bicameral

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See also: bicaméral

English[edit]

Etymology[edit]

From bi- +‎ Latin camera (chamber) +‎ -al.

Pronunciation[edit]

  • (UK) IPA(key): /bʌɪˈkaməɹəl/
  • (file)
  • Hyphenation: bi‧cam‧er‧al

Adjective[edit]

bicameral (not comparable)

  1. Being or having a system with two, often unequal, chambers or compartments; of, signifying, relating to, or being the product of such a two-chambered system.
    the bicameral anatomy of the brain
    • 1891, John William Burgess, Political Science and Comparative Constitutional Law, Volume 2, page 108,
      By preventing legislative usurpation in the beginning, the bicameral legislature avoids executive usurpation in the end.
    • 1911, Saxony, article in Encyclopædia Britannica Eleventh Edition,
      The legislature (Standeversammlung) is bicameral — the constitution of the co-ordinate chambers being finally settled by a law of 1868 amending the enactment of 1831.
  2. (government) Of, having, or relating to two separate legislative chambers or houses.
    • 2009 February 9, Carl Hulse, “In Congress, Aides Start to Map Talks on Stimulus”, in New York Times[1]:
      Once the Senate votes, aides said, the first order of business in the bicameral talks will be to set an overall dollar figure [] .
  3. (typography) Of a script or typeface: having two cases, upper case and lower case.
    • 2001, Yves Savourel, XML Internationalization and Localization, page 80,
      Aspect values on bicameral fonts are based on the size of the lowercase characters.
    • 2004, Robert Bringhurst, The Elements of Typographic Style, version 3.0, page 255:
      Bicameral (upper- and lowercase) unserifed roman fonts were apparently first cut in Leipzig in the 1820s.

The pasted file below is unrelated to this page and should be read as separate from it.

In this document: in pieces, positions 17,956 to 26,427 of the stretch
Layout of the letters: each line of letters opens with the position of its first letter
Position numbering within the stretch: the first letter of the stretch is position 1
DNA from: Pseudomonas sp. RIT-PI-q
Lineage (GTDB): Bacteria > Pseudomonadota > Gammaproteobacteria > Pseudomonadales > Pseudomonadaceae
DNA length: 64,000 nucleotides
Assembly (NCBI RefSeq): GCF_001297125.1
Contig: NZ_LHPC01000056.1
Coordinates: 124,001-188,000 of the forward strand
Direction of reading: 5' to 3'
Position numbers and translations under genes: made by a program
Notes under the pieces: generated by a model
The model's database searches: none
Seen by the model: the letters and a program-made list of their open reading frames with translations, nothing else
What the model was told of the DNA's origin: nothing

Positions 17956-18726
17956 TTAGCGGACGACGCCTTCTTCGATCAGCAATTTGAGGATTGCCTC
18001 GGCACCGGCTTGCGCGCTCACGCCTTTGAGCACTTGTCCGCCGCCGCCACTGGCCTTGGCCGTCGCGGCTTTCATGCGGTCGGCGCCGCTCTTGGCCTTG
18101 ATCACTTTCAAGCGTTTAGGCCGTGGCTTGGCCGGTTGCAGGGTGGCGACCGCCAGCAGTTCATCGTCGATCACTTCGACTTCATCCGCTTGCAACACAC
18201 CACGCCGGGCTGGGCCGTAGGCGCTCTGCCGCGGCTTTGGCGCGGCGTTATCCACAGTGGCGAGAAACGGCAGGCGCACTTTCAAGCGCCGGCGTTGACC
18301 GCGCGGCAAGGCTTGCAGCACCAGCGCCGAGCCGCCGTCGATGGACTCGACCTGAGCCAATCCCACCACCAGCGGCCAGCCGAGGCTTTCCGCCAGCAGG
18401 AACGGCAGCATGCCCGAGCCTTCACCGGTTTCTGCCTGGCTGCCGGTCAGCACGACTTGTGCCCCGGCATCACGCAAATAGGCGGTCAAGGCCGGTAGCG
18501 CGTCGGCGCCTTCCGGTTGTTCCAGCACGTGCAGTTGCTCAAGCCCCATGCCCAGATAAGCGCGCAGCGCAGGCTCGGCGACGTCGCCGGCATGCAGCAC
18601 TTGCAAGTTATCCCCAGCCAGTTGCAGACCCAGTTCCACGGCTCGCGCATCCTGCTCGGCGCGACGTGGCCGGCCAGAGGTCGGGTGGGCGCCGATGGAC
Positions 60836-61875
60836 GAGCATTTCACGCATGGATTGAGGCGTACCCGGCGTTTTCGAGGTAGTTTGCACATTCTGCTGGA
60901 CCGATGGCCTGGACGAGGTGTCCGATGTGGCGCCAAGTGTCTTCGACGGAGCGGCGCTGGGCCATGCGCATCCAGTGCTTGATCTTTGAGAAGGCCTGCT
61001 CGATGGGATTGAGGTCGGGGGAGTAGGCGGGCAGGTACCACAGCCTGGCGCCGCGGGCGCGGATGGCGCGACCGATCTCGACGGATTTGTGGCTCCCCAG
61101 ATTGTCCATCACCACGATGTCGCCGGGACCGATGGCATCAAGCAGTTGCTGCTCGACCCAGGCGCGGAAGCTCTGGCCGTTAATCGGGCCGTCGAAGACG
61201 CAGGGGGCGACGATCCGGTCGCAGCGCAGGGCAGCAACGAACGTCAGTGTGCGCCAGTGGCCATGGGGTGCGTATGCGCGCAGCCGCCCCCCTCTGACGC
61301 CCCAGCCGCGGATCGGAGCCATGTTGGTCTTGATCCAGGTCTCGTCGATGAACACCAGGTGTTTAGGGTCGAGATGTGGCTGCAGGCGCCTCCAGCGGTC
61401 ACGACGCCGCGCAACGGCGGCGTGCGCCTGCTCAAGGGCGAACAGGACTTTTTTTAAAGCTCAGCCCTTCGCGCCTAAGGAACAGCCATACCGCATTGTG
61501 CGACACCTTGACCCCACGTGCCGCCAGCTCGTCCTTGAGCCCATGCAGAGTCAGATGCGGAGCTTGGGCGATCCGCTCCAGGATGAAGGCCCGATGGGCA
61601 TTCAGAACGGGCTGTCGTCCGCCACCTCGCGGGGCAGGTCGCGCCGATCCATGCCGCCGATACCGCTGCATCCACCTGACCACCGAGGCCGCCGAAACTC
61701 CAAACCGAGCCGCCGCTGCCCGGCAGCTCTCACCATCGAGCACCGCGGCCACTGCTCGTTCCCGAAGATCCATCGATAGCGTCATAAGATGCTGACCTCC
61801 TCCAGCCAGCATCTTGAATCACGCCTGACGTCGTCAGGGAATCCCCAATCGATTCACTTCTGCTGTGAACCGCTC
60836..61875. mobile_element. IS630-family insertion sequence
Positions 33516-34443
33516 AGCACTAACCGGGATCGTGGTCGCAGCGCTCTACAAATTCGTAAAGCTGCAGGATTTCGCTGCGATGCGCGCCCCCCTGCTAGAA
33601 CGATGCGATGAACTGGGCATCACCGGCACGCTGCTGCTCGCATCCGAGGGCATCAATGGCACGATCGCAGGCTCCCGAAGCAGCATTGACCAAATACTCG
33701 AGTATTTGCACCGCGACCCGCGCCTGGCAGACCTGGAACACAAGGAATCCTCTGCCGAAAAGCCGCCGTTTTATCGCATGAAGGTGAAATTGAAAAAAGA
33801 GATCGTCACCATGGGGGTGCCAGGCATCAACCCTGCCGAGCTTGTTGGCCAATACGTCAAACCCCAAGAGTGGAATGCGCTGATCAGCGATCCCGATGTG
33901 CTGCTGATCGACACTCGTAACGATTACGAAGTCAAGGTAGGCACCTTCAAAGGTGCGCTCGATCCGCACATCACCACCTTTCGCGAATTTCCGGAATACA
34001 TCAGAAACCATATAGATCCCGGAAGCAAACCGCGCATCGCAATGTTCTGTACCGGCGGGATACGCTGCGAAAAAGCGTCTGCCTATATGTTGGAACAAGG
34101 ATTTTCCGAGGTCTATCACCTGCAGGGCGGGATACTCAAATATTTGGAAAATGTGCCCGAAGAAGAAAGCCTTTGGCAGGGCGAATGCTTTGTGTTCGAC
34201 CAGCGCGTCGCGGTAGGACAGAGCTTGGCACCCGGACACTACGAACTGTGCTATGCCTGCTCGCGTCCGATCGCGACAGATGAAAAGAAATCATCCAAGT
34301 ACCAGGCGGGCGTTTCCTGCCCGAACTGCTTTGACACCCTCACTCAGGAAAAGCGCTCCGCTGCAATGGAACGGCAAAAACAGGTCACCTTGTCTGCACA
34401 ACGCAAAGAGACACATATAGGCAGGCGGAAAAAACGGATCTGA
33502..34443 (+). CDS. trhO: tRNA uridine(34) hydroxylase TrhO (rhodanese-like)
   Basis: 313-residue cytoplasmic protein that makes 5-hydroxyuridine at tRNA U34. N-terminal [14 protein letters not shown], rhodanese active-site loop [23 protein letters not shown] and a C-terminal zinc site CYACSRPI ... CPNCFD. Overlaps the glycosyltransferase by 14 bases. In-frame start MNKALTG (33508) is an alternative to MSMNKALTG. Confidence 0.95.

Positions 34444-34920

• 2004, Parmenides, Peter Koch, et al., Carving the Elements: A Companion to the Fragments of Parmenides, page 91,
      For more than a thousand years, classical Greek has been habitually written in a bicameral, polytonic alphabet (one with caps and lower case and a set of diacritics marking tone and aspiration).
  4. (mentality) Relating to the functions of the two cerebral hemispheres in the history of human beings ‘hearing’ the speech of gods or idols, according to Julian Jaynes's theory of the bicameral mind.
    • 1976, 1990, Julian Jaynes, The Origin of Consciousness in the Breakdown of the Bicameral Mind, Houghton Mifflin Company, Boston:
      [The Linear B Tablets] were written directly in what I am calling the bicameral period. p.80;
      …to have an idea of the nature and range of the bicameral voices heard in the early civilizations. p.88;
      …how could [the brain] have been organized so that a bicameral mentality was possible? p.101;
      Like the queen in a termite nest or a beehive, the idols of a bicameral world are the carefully tended centers of social control, with auditory hallucinations instead of pheromones. p.144;
      …wherever and whenever civilization first began…there was a succession of kingdoms all with similar characteristics that, somewhat prematurely, I shall call bicameral. p.149;
      Bicameral gods [of conquering civilizations] are jealous gods. p.156, footnote;
      …I suggest that given man, language, and cities organized on a bicameral basis, there are only certain fixed patterns into which history can fit. p.159.
      How can we know that…idols ‘spoke’ in the bicameral sense? p.174.

References[edit]

  • Jaynes, Julian. The Origin of Consciousness in the Breakdown of the Bicameral Mind, Houghton Mifflin Company, Boston, 1976, 1990 (491 pgs). →ISBN (pbk.)
  • Kuijsten, Marcel (ed.). Gods, Voices and the Bicameral Mind: The Theories of Julian Jaynes, Julian Jaynes Society, 2016 (312 pgs). →ISBN

Antonyms[edit]

Coordinate terms[edit]

Derived terms[edit]

Translations[edit]


Catalan[edit]

Etymology[edit]

bi- +‎ cameral; cf. French bicaméral, English bicameral.

Pronunciation[edit]

Adjective[edit]

bicameral (masculine and feminine plural bicamerals)

  1. bicameral

Portuguese[edit]

Etymology[edit]

bi- +‎ cameral; cf. French bicaméral, English bicameral.

Pronunciation[edit]

  • Hyphenation: bi‧ca‧me‧ral

Adjective[edit]

bicameral m or f (plural bicamerais, comparable)

  1. (politics) bicameral (having two separate legislative chambers)

Spanish[edit]

Etymology[edit]

bi- +‎ cameral, or borrowed from French bicaméral.

Pronunciation[edit]

  • IPA(key): /bikameˈɾal/
  • Hyphenation: bi‧ca‧me‧ral

Adjective[edit]

bicameral (plural bicamerales)

  1. bicameral